Have you ever thought of giving the mountains or the beaches a miss for a rather understated desert safari experience? Well, it’s quite an experience to have at least once in your lifetime. And the best place to to than is Jaisalmer in Rajasthan. Hopping on a camel is the most evocative and fun way to sample Thar Desert life. You won’t find larger-than-life sand dunes here; but what you will find land peppered with occasional shrubs, fields of millet, small villages and children herding flocks of sheep or goats through them.

There are trips now on four-wheelers to get you to less frequented areas, but what gives the actual kick are the camel rides. It can’t exactly be called camel trekking, but it’s a lot of fun nevertheless. A cheaper alternative to arranging things in Jaisalmer is to base yourself in the small village of Khuri, 48km southwest, where similar camel rides are available, but where you’re already in the desert when you start.

A one-night safari in Jaisalmer includes leaving in the afternoon and returning the next morning. You spend a minimum of one night on some dunes, to get a feel for the experience. This way you will end up riding for two hours each day. You can trek for several days or weeks if you wish to get more understanding of the desert’s villages, oases, wildlife and people.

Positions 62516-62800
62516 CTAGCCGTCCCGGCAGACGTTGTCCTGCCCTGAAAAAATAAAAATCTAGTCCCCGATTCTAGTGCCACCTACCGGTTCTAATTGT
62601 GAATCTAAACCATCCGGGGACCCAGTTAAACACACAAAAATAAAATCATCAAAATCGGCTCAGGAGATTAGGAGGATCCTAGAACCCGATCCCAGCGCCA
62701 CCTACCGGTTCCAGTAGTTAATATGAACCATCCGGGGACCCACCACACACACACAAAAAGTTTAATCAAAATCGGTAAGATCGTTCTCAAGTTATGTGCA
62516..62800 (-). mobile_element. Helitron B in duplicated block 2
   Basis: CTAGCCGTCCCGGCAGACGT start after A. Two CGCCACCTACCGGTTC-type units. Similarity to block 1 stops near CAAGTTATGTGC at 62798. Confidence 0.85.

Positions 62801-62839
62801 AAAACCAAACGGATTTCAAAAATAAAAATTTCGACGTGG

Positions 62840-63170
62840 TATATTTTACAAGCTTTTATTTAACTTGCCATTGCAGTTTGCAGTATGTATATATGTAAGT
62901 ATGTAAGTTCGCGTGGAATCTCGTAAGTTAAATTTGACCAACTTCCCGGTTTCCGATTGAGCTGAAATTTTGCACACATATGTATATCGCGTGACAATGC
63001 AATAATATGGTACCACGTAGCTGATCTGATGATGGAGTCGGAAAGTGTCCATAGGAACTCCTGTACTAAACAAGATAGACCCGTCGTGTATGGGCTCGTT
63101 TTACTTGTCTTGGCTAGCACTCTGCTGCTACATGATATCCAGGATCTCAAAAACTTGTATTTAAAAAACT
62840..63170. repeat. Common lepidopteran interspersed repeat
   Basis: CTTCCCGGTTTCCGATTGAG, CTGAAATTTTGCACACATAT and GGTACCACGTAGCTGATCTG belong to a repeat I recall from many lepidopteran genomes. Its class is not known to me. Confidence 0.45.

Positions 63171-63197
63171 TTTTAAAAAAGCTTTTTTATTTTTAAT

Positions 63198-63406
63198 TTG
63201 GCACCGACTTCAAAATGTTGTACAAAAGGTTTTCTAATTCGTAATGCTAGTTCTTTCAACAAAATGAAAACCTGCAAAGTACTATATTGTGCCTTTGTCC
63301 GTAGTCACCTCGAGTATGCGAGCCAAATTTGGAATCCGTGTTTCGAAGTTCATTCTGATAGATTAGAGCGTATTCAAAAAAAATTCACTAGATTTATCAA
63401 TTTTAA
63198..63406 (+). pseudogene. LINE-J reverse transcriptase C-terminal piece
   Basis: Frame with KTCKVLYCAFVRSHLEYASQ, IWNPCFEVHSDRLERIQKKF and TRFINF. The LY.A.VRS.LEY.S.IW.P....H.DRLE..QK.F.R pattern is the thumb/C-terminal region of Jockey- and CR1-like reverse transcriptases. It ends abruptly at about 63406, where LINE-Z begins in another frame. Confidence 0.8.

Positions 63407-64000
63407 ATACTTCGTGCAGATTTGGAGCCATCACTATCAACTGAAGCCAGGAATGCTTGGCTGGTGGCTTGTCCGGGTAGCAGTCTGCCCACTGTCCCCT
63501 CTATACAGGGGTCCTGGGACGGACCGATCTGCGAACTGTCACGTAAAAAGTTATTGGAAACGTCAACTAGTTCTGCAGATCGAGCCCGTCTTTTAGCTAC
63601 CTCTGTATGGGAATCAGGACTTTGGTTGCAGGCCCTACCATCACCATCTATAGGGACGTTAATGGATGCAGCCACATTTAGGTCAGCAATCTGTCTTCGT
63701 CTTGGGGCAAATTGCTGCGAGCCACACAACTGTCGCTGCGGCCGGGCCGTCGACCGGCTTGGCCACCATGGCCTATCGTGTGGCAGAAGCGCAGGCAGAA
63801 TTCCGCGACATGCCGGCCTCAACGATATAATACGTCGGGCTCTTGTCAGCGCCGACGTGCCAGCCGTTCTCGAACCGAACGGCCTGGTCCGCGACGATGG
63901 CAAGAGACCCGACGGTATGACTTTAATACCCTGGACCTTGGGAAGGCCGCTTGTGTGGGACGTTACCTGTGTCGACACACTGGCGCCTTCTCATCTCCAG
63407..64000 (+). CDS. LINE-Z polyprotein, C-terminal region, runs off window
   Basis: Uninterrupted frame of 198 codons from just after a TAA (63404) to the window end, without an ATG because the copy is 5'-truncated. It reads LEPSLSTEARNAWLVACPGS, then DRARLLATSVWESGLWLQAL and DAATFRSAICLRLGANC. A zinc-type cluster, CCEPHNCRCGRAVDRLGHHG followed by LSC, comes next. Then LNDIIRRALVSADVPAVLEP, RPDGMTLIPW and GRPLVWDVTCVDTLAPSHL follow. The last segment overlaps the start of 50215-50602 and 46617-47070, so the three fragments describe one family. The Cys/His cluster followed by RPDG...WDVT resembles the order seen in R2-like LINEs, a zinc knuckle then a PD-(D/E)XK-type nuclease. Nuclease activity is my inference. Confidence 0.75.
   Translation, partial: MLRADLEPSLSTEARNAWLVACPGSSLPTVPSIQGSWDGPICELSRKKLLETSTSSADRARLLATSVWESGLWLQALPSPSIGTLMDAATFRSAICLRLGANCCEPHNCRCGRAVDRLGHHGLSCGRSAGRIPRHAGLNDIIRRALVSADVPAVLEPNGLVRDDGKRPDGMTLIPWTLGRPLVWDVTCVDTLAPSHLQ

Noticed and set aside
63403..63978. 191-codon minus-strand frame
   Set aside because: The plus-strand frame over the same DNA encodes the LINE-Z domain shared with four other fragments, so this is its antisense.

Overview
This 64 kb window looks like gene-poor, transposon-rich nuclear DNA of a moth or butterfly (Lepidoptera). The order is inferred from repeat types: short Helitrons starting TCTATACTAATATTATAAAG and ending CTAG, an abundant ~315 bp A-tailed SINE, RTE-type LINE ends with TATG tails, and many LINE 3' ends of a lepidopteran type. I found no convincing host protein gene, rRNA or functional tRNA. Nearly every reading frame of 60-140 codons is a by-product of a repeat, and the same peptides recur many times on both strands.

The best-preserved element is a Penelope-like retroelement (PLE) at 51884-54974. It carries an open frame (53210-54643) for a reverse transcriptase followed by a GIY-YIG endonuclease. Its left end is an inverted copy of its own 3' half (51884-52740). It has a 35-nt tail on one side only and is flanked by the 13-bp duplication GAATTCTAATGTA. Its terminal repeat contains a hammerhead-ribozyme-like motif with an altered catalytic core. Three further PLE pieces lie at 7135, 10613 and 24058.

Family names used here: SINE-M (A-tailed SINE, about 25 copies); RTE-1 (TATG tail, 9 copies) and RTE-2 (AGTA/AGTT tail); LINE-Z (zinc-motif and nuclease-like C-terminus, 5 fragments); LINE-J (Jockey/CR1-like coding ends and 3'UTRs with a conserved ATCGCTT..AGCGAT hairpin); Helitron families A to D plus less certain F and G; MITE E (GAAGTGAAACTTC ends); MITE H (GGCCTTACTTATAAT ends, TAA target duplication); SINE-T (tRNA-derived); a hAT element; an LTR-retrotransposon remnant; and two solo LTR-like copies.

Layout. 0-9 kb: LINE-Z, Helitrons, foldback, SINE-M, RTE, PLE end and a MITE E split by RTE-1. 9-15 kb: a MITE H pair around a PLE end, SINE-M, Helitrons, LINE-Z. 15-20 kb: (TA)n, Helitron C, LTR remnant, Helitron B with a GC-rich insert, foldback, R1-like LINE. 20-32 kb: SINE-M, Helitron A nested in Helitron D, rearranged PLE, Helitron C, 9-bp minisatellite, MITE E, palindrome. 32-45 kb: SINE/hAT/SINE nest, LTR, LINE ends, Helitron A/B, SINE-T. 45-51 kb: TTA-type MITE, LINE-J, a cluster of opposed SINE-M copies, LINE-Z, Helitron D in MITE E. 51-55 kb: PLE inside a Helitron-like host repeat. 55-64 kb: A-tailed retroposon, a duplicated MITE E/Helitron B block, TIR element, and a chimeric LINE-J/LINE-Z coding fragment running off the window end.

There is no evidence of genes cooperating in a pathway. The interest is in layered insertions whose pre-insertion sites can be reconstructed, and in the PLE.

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Among the best-known dunes is Sam, 40km west of Jaisalmer, which is always crowded in the evening and are more of a carnival than a back-to-nature experience. The dunes near Khuri are relatively quieter through the day until sunset, and make for a great off-the-beaten-track feel. Camping out at these dunes at night, huddling with fellow travellers around a tiny fire beneath the stars and listening to the camel men’s songs, is nothing short of magical. If you go towards the end of the air, there’s a nice nip in the air which also adds to the experience. The safari package should also include meals, mineral water, blankets and sometimes a thin mattress. You can pay extra if you want tents and better food for a more comfortable journey.

What you must look forward to the most is a long lunch stop during the hottest part of the day. Camels are unsaddled and hobbled to get them some rest; you’ll often see them have a roll in the sand before limping away to feed on nearby shrubs, while the camel drivers relax, brew chai or prepare food.